Speakers and writers of American English have recently taken to identifying a staggering and constantly changing array of trends, events, memes, products, lifestyle choices and phenomena of nearly every kind with a single label - a thing.
In conversation, mention of a surprising fad, behaviour or event is now often met with the question: "Is that actually a thing?" Or "When did that become a thing?" Or "How is that even a thing?" Calling something "a thing" is, in this sense, itself a thing.
It would be easy to call this a curiosity of the language and leave it at that. Linguistic trends come and go. Why has "That really gets my goat" survived for so long when we have pretty much given up "You know your onions"? Or, one could, consider the use of "a thing" a symptom of an entire generation's linguistic sloth, general inarticulateness and penchant for cutesy, empty, half-ironic formulations that create a self-satisfied barrier preventing any form of genuine engagement with the world around them.
I don't want to do either. My assumption is that language and experience mutually influence each other. Language not only captures experience, it also conditions it. It sets expectations for experience and gives shape to it as it happens. What might register as inarticulateness can reflect a different way of understanding and experiencing the world.
The word "thing" has, of course, long played a versatile and generic role in our language, referring both to physical objects and abstract matters. "The thing is..." "Here's the thing." "The play's the thing." In these examples, "thing" denotes the matter at hand and functions as stage setting to emphasise an important point.
Clearly, cultural phenomena have long existed and been called "fads", "trends" or "rages" or have been designated by the category they belong to - "product", "fashion", "lifestyle," etc. So why the application of this homogenising general term to all of them?
One new thing about "a thing", then, is the typical use of the indefinite article "a" to precede it. We talk about "a" thing because we are engaged in cataloguing. The question is whether something counts as a thing. "A thing" is not just stage setting. Information is conveyed.
What information? One definition of "a thing" that suggests itself right away is "cultural phenomenon". A new app, an item of celebrity gossip, the practices of a subculture. It seems likely that "a thing" comes from the phrase the coolest/ newest/latest thing. But now, in a society where everything, even the past, is new - "new thing" verges on the redundant. If they weren't new they wouldn't be things.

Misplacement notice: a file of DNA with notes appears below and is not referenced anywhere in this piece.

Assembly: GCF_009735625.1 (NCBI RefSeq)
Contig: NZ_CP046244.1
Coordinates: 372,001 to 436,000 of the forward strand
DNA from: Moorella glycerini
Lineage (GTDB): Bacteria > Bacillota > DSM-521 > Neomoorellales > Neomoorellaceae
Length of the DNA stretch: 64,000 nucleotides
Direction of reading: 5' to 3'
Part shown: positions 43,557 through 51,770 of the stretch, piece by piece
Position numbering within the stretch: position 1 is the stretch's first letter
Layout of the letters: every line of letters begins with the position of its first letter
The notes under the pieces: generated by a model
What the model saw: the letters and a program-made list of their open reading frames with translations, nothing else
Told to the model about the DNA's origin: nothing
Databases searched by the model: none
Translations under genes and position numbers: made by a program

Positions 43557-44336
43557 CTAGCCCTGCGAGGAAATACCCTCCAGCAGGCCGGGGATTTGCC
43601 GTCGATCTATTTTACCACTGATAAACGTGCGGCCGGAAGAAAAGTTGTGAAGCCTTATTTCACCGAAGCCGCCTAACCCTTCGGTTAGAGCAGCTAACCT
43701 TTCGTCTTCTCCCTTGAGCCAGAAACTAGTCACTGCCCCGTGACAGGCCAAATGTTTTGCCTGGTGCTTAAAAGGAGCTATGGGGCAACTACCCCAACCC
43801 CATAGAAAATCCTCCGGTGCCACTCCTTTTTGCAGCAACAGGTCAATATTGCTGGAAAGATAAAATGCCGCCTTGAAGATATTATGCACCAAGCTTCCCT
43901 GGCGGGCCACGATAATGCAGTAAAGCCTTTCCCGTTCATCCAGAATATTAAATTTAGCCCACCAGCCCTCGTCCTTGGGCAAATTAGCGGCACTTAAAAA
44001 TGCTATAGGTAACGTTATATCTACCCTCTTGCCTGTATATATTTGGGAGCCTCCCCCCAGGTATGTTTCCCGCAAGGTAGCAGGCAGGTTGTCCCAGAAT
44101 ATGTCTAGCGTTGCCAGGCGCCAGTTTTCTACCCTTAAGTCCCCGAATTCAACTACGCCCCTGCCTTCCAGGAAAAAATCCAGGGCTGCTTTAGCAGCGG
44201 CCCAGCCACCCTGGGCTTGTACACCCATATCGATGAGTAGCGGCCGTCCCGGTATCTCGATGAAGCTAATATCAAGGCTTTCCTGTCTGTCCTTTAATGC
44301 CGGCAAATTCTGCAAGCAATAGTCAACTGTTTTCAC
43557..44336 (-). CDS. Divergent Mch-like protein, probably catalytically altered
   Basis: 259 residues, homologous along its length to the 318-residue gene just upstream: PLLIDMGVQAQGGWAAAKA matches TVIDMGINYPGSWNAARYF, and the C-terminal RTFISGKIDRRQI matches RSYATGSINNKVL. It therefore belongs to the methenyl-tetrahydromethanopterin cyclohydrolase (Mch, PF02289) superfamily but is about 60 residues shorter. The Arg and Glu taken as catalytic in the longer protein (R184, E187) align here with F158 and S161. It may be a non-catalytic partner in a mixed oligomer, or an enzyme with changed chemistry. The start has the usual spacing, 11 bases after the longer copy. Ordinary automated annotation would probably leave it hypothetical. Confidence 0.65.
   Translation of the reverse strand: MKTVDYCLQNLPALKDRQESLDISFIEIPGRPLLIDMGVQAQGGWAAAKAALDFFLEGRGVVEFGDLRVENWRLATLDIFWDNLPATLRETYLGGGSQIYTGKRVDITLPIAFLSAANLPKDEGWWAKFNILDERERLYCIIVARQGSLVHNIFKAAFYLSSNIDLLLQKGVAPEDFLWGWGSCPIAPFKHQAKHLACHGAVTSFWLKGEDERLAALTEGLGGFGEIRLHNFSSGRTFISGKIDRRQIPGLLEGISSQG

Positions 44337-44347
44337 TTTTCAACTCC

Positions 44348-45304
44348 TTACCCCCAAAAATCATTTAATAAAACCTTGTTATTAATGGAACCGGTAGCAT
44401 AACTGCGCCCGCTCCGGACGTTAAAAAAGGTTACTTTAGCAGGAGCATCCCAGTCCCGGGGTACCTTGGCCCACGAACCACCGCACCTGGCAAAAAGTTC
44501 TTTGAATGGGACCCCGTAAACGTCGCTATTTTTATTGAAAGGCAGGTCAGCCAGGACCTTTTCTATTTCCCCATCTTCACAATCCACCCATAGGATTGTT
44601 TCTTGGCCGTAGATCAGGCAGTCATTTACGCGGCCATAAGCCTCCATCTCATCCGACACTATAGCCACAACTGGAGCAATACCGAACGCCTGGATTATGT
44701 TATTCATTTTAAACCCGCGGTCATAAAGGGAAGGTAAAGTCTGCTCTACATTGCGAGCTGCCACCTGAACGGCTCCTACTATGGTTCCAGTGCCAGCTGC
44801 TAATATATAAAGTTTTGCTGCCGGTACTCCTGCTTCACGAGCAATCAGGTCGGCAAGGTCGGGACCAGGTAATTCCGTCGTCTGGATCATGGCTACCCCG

Clearly, cultural phenomena have long existed and been called "fads", "trends" or "rages" or have been designated by the category they belong to - "product", "fashion", "lifestyle", etc. So why the application of this homogenising general term to all of them? I think there are four main reasons.
First, the flood of content into the cultural sphere. That we are inundated is well known. Information besieges us in waves that thrash us against the shore until we retreat to the solid ground of work or sleep or exercise or actual human interaction, only to wade cautiously back into our smartphones. As we spend more and more time online, it becomes the content of our experience and, in this sense, "things" have earned their name. "A thing" has become the basic unit of cultural ontology.
Second, the fragmentation of this sphere. The daily barrage of culture requires that we choose a sliver of the whole in order to keep up. Netflix genres such as "Understated Romantic Road Trip Movies" make it clear that the individual is becoming his or her own niche market - the converse of the celebrity as brand. We are increasingly a society of brands attuning themselves to markets, and markets evaluating brands. The specificity of the market requires a wider range of content - of things - to satisfy it, and they often surprise us. It is often hard to imagine how they can even be things.
Third, the closing gap between satire and the real thing. The absurd excess of things has reached a point where the ironic detachment needed to cope with them is increasingly built into the things themselves, their marketing and the language we use to talk about them. The designator "a thing" is thus almost always tinged with ironic detachment.
It puts the thing at arm's length. You can hardly say "a thing" without a wary glint in your eye. The volume, particularity and inanity of the phenomena effectively force us to take up this detachment. The complaint that the young are jaded or ironic is misplaced; it's the conditions that are this way.
Finally, the growing sense that these phenomena are all the same. As we step back from "things", they recede into the distance and begin to blur together. We call them all by the same name because they are the same at bottom: All are pieces of the Internet.
A thing is for the most part experienced through this medium and generated by it. Even if they arise outside it, things owe their existence as things to the Internet. Google is thus always the arbiter of the question: "Is that a real thing?" "A thing", then, corresponds to a real need we have, to catalogue and group together the items of cultural experience, while keeping them at a sufficient distance so that we can at least feign unified consciousness in the face of a world gone to pieces.
NEW YORK TIMES
•Alexander Stern is a doctoral candidate in philosophy at the University of Notre Dame.